Reading about webinars and new event formats is useful when planning one, but an entirely theoretical perspective might get tedious after some time. Concepts and theses sometimes look good on paper, but actually turn out to be useless in real life.
That's why there's nothing better than gaining insights from a specialist who works in the field.
This one puts his family first and describes himself as a dad of two first of all, then as the founder of SaaS Stock next. He organizes conferences and local events annually to gather experts from all over the world to share business experiences.
The SaaStock conference takes place annually in Dublin, Ireland, and brings together the global SaaS community. It consists of a 2-day conference and a 1-day accelerator filled with numerous satellite events focused on building and scaling B2B software-as-a-service companies. The focus of the conference and satellite events is on building and scaling B2B Software as a Service companies. It's for B2B SaaS Founders, Executives, Investors, and anyone working to grow and scale a B2B software as a service company.
We're proud to present our interview with Alex Theuma.
Hello Alex, thank you for coming. Let’s warm up with a bit of a personal question. Could you tell us more about yourself and your experience at SaaStock?
Thank you for the invitation. I'm Alex Theuma, CEO of SaaS Stock, a global community of founders, executives, and investors that is actively working non-stop.
I founded SaaS Stock in 2015. Initially, it was a blog, and then it developed into a podcast. After that, we started to organize meetups, which brought us a new idea. As more people wanted to participate in SaaS Stock, we thought about a new format, based on a demand for the community that I have built. The result was the first Saas stock conference in September 2016, in Dublin. We gathered about 700 founders and venture capitalists from over 34 countries. It was a massive success despite us never having run any event or conference before!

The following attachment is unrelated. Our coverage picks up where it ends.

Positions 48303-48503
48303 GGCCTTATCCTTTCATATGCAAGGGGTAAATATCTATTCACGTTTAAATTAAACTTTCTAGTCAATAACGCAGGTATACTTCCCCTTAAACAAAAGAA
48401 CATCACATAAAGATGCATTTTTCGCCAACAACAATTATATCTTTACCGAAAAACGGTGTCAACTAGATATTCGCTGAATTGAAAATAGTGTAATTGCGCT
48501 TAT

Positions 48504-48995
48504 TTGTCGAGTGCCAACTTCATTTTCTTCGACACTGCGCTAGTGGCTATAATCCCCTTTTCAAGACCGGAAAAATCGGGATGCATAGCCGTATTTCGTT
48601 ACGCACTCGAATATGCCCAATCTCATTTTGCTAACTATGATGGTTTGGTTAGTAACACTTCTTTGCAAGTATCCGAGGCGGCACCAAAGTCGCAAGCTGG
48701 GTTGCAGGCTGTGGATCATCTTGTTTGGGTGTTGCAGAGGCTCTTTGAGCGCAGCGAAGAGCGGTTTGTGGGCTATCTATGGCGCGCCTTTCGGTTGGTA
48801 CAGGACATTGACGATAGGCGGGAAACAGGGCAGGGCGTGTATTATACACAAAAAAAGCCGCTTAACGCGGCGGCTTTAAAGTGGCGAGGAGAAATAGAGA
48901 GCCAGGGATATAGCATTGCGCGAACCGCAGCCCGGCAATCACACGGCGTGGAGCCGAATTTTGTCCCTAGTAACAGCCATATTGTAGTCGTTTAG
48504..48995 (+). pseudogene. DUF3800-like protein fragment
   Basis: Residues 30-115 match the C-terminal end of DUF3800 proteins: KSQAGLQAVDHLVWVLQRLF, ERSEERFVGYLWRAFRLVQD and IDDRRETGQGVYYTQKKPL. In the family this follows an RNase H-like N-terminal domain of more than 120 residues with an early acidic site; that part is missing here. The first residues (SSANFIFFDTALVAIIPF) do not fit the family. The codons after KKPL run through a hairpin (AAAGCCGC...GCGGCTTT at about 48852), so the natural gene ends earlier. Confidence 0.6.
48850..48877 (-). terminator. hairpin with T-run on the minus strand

We had a year of backbreaking work to pull it together. We spent a lot of time, perhaps too, thinking about the event and designing it. But in fact, all the work paid off, and the timing was absolutely right. It was the first SaaS conference in Europe, and from this moment the SaaS industry started to grow massively. We've ridden that wave, and now SaaStock is more than just an events business.
What was your experience with event marketing in the past, and what changes have you made recently?
We started 2020 with an in-person conference business, but then with the COVID outbreak we couldn't run any offline events. Then we pivoted online, and so it's been a year of digital transformation and bringing the value of our conference online. We established SaaStock TV, which features a lot of our curated content.